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Frankly, I give a damn.

November 18, 2010

No broken ribs, please!

I bike, because it’s convenient and fun and helps me burn the guilty calories when I, say, eat half a batch of cookie dough in one sitting.

The trouble is, biking doesn’t seem convenient or fun lately.

For one thing, winter has come to the Front Range. I’m not sure why this makes me want to bike less. I biked all winter in D.C., where traffic is heavier and precipitation more frequent. While Denver temps dip lower than those in our nation’s capital, the drier climate, more prevalent bike lanes, and kinder motorists should be enough to get me out riding.

Actually, I don’t think riding in the cold is actually that uncomfortable.

In fact, apart from the first few minutes of shivering and the perpetual running nose, the cool, fresh air in your lungs is a good deal more enjoyable than the stifling sweatiness of summer riding. I think it’s the preparation that gets to me. The thought of putting on hat, gloves, scarf, helmet, and a thicker pair of socks just to go to the grocery store has left me eating cereal for dinner more than once since the weather turned.

I don’t need a car. I need a personal dressing attendant, like Scarlett O’Hara.

She’d tell me to put my hands in the air, and then slip a thermal underwear shirt over my head. Then, she’d help me into a fleece jacket and zip it for me. Instead of cinching my girdle, she’d cinch the strap on my helmet over my stocking cap. She’d hold my gloves for me while I slid my hands in and then pull my sleeves over the top of them, so they won’t creep up en route, leaving a forearm exposed to the elements.

She’d check to make sure I had both front and back lights in my bag—in case I didn’t make it home before daylight-savings nightfall—and toss in an extra face-warmer before hoisting it over my head and adjust the shoulder strap to the perfect spot where it won’t move , chafe, or choke. Just before I closed the door behind me, she’d apply my SPF 15 chapstick and offer me a pair of sunglasses. Then, she’d unlock my bike and carry it to the curb for me while I waddled down the stairs.

Considering that I am not an antebellum southern belle, perhaps I need to streamline my system for self-winterization.  Any suggestions?


4 Comments leave one →
  1. Nicole permalink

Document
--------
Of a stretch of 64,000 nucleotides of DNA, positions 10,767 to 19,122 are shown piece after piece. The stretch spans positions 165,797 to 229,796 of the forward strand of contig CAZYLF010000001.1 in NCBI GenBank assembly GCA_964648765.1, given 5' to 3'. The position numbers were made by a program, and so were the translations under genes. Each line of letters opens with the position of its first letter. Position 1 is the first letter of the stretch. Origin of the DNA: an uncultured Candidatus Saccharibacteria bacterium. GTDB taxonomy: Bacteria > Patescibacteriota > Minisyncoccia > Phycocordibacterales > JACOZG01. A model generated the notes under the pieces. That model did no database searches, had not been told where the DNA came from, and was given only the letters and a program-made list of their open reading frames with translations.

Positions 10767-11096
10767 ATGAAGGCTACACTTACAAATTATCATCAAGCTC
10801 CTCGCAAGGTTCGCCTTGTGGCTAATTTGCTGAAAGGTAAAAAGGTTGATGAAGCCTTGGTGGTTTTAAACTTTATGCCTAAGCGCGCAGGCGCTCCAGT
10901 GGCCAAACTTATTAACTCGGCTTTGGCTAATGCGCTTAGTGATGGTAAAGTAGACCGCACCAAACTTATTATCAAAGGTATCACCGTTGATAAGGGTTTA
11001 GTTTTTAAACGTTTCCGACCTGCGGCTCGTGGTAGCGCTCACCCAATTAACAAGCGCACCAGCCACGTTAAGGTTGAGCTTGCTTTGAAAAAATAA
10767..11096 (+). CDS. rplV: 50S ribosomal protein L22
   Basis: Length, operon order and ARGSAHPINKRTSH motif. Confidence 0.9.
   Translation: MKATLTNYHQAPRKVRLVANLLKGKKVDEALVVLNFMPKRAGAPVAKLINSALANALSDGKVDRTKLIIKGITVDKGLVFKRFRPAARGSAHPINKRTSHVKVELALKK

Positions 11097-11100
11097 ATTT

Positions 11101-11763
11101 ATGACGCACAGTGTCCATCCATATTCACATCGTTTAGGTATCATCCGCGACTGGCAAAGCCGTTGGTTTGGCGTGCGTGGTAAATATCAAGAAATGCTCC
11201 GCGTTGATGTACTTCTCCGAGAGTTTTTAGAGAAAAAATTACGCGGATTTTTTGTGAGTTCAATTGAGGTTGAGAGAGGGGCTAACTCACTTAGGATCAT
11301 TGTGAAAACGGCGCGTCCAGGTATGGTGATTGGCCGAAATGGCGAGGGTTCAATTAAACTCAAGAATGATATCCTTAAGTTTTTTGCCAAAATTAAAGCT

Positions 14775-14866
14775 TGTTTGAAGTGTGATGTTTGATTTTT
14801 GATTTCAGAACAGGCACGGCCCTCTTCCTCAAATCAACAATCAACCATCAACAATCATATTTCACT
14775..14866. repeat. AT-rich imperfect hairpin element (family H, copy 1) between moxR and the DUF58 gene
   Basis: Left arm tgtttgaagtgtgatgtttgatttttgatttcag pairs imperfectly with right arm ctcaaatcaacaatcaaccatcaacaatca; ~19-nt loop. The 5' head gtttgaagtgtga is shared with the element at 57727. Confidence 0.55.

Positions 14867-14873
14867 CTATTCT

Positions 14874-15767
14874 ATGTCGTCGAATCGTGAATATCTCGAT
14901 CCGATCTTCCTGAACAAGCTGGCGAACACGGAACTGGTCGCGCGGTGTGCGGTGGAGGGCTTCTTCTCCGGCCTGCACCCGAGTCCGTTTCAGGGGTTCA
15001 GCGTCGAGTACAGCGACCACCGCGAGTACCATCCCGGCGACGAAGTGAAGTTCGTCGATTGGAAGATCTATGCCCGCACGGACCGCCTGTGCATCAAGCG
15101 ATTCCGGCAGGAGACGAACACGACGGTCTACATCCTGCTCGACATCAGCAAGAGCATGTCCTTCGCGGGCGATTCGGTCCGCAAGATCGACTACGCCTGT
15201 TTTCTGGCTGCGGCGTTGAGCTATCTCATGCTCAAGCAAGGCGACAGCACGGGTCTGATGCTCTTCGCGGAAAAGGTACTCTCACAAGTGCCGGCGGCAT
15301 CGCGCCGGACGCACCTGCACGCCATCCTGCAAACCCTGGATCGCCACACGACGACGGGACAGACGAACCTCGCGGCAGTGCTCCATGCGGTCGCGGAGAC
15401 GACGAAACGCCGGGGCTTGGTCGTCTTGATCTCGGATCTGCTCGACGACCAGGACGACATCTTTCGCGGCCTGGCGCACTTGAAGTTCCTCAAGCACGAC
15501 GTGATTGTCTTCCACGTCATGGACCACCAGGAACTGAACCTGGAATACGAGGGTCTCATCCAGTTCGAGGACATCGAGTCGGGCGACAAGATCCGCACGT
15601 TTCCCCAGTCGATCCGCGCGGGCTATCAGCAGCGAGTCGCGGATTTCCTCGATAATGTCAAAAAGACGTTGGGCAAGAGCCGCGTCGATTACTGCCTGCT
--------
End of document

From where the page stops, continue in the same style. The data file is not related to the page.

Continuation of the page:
November 18, 2010 5:52 pm

    While I don’t have suggestions- I do have the same problems! Lately, I’ve wanted to wear tall boots, cashmere sweaters, cute wool coats…but then I remember that I have a bike ride later and have to wear thick socks (so my boots don’t fit anymore), a breathable shirt, a rain-proof jacket, plus extra tissues in my pocket. I’ve also forgotten my front and back lights twice! I wish we all had a little pack of everything we needed, sitting by the door all ready for us to grab and go get into that fresh, crisp air!

  2. pawl permalink
    November 20, 2010 12:40 am

    As you know, I hate pants. I hate rain pants even more. They’re even more constricting and warmer than regular pants. And they leave a gap a few inches big around my ankle.
    Then I discovered Gaitors. While gaitors are design to protect from foliage and stuff getting in your shoes while hiking, I found these to be quite useful for filling the gap. However, the suiting up process involved putting on rain pants, rolling up legs of rain pants, putting on boots, putting on gaitors, rolling down pants. This doesn’t sound so involved when I type this out, but I realized that the thing that seems so involved is when taking the boots on and off when suiting up and unsuiting.
    Then I found the holy grail. Rain Chaps. I tried fashioning my own pair, but yeah, conceptually they worked. So I went back to the place where I found them and found an even better pair, they were almost $60, but they have been one of my favorite purchases I have ever made.
    They buckle and strap on. And the gaitors go on over the boot. So there is no putting on and taking off and putting on and taking off of the boots just some hooks, buckles & velcro and viola.
    It’s pretty rainy here in pdx already, they’re even talking snow next week (thanks el la niño/a), so I have to coordinate my rain coats. They’re not 100% rain proof, so they get wet after a couple mile ride, and then they take a while to dry unless hung over an air/heating vent. So that’s the tricky part.
    I would suggest getting a system down, so you don’t have to pay much mind to it. So the more efficient the better.
    Also, I have resigned the guilt I get for not biking as much this time of year. This is also generally when I start putting on my winter weight. So I will actually start running more. A half hour in the rain for some reason doesn’t seem as bad as biking in the rain for a half hour. Plus I can just come home, shower and put on nice clean dry clothes.

  3. avaerewyck permalink
    November 22, 2010 12:26 pm

    Thanks for your comment, Nicole! You’re right that the suiting-up process can not only be a pain, it can ruin an outfit. I’d love to hear more from you about cycling in NYC. Maybe you could do a guest post some time!

    Hey Pawl – Rain chaps?! Genius! At the risk of bragging, they might not be worth the investment here in sunny Denver. Nevertheless, I’m going to do a little research to learn more about them. Thanks for the tip!


  1. ‘Tis the season to buy rain chaps. « No Car Go

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